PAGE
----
Towns: National City, CA and Kittery, ME

7 min read

Small Places, But Big Housing Plans 

A small city, or even a small town, doesn’t have to have a small housing footprint. Cases in point: National City, CA, where a tiny staff works on big affordable projects, and Kittery, ME, a place so small it doesn’t have its own housing department but still dreams of attracting tax credit deals.

National City: Sailors, Seniors & Students
In National City, a city of 60,000 people just south of San Diego, a small housing development team, working with outside consultants, has finished a big transit-oriented development, started a rehab of two senior housing towers, and thought seriously about environmental issues and the need to plan for climate change right now.

Carlos Aguirre, director of the National City Housing Authority, said the Westside Infill Transit-Oriented Development (WI-TOD) project has resulted in more than 200 housing units along Paradise Creek near a trolley line, and the Kimball-Morgan Towers project will rehab 300 units for seniors when it is finished. Another 170 units of intergenerational affordable housing adjacent to the senior towers and an expansion of a park development on Paradise Creek are on the boards.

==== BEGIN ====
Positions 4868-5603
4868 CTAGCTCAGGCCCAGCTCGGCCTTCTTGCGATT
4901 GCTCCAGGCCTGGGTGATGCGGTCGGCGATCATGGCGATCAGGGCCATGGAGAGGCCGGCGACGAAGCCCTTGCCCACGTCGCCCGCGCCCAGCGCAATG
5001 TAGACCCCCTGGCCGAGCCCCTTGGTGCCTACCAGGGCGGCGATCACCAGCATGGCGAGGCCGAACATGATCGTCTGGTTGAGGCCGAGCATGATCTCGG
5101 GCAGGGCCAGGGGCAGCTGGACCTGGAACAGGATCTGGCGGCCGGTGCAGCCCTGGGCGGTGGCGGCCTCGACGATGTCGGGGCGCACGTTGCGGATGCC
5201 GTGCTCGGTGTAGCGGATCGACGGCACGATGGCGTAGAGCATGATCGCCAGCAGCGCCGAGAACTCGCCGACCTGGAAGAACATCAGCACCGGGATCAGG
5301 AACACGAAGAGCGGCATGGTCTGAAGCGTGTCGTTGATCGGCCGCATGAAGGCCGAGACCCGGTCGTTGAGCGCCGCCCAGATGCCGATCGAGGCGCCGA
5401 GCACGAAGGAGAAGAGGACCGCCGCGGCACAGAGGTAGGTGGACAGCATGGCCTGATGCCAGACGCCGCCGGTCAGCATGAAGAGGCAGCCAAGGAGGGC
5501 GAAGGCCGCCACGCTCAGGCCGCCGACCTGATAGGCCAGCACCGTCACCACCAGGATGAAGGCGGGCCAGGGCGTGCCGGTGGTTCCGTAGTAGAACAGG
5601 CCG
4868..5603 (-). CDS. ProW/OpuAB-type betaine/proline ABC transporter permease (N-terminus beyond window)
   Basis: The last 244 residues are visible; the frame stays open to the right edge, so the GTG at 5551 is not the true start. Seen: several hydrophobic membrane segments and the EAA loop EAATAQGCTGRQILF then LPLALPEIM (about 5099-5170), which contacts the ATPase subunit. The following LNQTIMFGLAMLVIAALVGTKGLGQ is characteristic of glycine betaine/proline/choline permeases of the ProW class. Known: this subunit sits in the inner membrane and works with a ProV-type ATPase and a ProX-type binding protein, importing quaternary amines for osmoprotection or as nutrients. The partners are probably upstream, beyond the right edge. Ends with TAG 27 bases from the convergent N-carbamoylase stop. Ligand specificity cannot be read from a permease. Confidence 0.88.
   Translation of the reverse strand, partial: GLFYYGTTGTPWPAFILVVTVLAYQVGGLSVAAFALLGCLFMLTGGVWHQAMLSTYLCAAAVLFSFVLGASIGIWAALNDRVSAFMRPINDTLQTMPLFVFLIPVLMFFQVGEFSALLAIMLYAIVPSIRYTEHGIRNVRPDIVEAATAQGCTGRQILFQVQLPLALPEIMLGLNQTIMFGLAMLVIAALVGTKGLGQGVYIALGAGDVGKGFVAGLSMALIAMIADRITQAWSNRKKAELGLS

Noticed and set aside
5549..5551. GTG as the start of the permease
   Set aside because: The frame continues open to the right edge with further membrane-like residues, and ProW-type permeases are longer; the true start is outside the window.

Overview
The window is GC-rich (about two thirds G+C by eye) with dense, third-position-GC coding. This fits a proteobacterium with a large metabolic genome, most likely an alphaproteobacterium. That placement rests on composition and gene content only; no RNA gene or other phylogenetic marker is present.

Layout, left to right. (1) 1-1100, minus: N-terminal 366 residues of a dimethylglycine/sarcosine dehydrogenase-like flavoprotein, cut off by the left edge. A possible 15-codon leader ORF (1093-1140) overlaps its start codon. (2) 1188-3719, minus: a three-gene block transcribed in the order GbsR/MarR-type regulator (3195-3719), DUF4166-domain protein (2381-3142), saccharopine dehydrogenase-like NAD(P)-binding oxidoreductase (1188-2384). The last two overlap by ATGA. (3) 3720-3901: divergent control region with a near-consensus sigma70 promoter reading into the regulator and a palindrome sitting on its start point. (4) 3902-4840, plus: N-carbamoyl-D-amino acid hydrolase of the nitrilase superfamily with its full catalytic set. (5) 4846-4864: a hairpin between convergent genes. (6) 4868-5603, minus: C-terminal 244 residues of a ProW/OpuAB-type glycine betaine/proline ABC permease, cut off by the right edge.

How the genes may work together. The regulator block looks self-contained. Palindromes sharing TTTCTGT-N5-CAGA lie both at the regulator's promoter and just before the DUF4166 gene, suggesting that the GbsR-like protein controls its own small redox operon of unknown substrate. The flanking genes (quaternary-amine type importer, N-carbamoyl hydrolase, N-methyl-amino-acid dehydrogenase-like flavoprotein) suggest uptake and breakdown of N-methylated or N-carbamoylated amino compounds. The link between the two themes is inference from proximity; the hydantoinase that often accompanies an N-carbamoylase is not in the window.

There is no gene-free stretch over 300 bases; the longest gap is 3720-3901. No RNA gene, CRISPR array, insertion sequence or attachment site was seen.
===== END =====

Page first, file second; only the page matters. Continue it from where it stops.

These are not small financings. The San Diego Union Tribune in 2017 reported an estimated total cost of Paradise Creek’s three phases at $100 million. Total development costs for each of the senior towers is north of $60 million. The intergenerational development doesn’t have a firm price yet, but Aguirre notes unit prices to build apartments range from $350,000 to $500,000 in the costly San Diego area.

Funding sources include both the four percent and nine percent Low Income Housing Tax Credit, the Federal Home Loan Bank Affordable Housing Program, HOME funds, the state Affordable Housing and Sustainable Communities (AHSC) carbon offset program, permanent loans and others.